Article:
A look back at the workshop
Here is what Melek Alkım Belevi, Sociology Student, UvA & Member of Amsterdam United had to say about this workshop and her experience of the symposium:
“The symposium was an opportunity to get to know scholars from different fields who I aspire to collaborate with in the future. Their critical perspectives encouraged me to challenge the mainstream and look beyond the canonical. The workshop I attended, “Weirding Europe: Contesting the Realist Paradigm in Contemporary Video and Film on Migration” displayed a poetic portrait of otherness in Europe by looking at the ghostly subjectivity of the migrants through footage from three different films.
Their invisibility in the era of hyper-visibility has demonstrated different ways of resistance to the socially constructed representation of migrants and refugees. Contrary to being documented, the films have put the dispossessed in the documentary seat while reconstructing their binary framing as either the passive victims or the active threats. Going beyond the photo-journalistic frame, where we only see refugees as liminal beings presented with observational selectivity of orchestrated footage, these films used alternative ways of representation and resistance that are usually reserved for dominant groups.
With the repurposed and re-signified surveillance perspective, the visual regime of surveillance in Europe was turned upside down.
All three films and their discussion have unveiled the fortress Europe’s gaze, policies, and politics towards its dispossessed and overlooked inhabitants. The refugees’ and migrants’ resistance and constancy come with meaning and a cost; they reclaim their agency and power that is taken away from them.”
About the workshop
The method of engagement in this workshop was through video and film on migration that move away from representational realism as a dominant form of visibility for migrants in the context of the so-called ‘migrant crisis’. Rather, the works focused on in the workshop mobilize mixed genres, new visual codes, and different modes of (re)presentation (fictional, poetic, self-reflexive, speculative, hyperrealist etc.) to capture the experiences, desires, and individual or collective projects of migrants and their visions on Europe. We discussed collectively which fictional, estranging, experimental visual grammars are mobilized in such films to contest documentary-style or photo-journalistic representations, which often portray migrants as either “victims” or “threatening agents,” and how these new grammars counter xenophobic attitudes, anti-immigration policies, and neo-liberal modes of governance in European societies. Reversing the common focus on the representation of migrants in art, we instead veered towards the question of how films and videos on migration end up weirding Europe itself.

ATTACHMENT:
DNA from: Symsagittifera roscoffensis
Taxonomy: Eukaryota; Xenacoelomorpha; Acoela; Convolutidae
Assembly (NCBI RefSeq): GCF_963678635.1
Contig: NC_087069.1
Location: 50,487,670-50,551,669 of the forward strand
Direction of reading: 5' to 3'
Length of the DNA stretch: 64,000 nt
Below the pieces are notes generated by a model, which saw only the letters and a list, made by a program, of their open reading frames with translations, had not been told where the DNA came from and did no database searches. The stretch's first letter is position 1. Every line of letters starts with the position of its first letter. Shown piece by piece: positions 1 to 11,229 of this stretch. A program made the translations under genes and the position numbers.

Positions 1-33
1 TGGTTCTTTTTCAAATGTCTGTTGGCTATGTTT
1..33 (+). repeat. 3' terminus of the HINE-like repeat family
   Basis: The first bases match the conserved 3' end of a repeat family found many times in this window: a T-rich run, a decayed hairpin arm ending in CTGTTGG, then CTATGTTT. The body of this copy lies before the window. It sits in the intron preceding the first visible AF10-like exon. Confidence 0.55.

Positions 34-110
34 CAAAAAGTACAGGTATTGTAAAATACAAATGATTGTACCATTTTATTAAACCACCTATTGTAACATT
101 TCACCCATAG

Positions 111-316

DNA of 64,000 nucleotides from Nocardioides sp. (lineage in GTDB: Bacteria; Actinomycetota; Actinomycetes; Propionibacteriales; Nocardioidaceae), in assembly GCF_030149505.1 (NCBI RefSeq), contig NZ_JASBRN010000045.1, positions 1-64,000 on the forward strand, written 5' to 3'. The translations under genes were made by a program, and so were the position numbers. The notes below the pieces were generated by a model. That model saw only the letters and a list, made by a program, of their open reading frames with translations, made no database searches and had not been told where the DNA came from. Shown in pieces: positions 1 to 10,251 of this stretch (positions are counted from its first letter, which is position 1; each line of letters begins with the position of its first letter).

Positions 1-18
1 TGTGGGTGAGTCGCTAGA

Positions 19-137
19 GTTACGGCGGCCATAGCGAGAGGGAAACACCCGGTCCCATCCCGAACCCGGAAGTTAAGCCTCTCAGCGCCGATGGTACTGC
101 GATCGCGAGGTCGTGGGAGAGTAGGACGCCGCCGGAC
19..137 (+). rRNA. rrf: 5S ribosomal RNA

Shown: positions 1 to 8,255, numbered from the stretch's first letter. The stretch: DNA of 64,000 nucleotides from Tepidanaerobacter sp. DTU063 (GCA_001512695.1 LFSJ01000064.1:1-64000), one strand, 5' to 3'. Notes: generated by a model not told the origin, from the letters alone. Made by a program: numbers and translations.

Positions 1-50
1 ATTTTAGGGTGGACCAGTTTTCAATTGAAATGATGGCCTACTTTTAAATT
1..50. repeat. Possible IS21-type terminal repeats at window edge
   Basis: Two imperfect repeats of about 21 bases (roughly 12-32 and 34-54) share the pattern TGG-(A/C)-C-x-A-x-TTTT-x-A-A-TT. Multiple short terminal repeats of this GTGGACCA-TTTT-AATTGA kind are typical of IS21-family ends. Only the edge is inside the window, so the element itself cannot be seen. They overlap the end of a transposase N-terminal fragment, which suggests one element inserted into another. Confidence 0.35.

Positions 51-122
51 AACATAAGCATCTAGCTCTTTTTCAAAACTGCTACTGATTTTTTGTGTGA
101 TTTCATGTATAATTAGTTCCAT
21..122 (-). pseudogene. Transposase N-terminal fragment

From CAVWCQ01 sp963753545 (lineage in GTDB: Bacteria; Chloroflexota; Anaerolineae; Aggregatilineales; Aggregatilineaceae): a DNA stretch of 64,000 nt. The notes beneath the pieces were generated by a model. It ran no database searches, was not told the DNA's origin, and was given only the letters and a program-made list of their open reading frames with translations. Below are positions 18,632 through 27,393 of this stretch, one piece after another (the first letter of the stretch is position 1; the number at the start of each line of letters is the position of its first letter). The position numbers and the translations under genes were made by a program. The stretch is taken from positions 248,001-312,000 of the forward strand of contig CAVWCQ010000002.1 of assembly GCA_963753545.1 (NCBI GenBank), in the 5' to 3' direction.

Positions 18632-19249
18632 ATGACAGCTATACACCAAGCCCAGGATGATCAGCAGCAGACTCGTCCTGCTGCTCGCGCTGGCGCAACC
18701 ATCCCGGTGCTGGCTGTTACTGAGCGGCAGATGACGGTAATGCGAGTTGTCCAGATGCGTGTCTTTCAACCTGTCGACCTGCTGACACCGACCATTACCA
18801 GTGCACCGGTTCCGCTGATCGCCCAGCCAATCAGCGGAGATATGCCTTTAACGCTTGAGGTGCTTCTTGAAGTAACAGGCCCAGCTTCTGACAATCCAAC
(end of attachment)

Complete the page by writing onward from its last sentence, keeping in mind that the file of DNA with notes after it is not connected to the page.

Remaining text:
Maria Boletsi is Endowed Professor at the University of Amsterdam, where she holds the Marilena Laskaridis Chair of Modern Greek Studies. She is also Assistant Professor at the Film and Literary Studies department of Leiden University and NIAS fellow 2021/22, where she is part of the NIAS theme group.
Florian Lippert is Associate Professor (UHD) and Profile Coordinator for European Culture and Literature. Together with Maria Boletsi is is part of the NIAS Theme group. His project centers on the question: How have idea(l)s of “cultural sameness” within Europe developed in recent political communication and in public perceptions?
Janna Houwen’s research stems from one fundamental question: how do works of art that people create with media technologies (in the widest sense of the word; from painting to new media, from novels to digital cinema) produce ways of looking at, and being in, the world? In hercurrent research, Houwen centers on political and social contexts where the interrelation between people and film and video art matters most: contexts where precisely the “being in the world” that art can foster is under threat; where being a person, living a political and personal life, is not self-evident.
About the NIAS Symposium 2022
Why, when and how does an object become contested? From street signs to monuments, from statues to spices – things and their meanings are under scrutiny. In recent years the racial and colonial dimensions of material culture have gained particular attention. Some traces have been around for years, others have a more recent history. Increasingly, people have become outspoken about the need to become aware of the different ways to consider not just the past, but also those objects that remind us of it.
During the NIAS Symposium we will collectively explore what insights we can gain by shedding light on the racial and colonial dimensions of our material culture.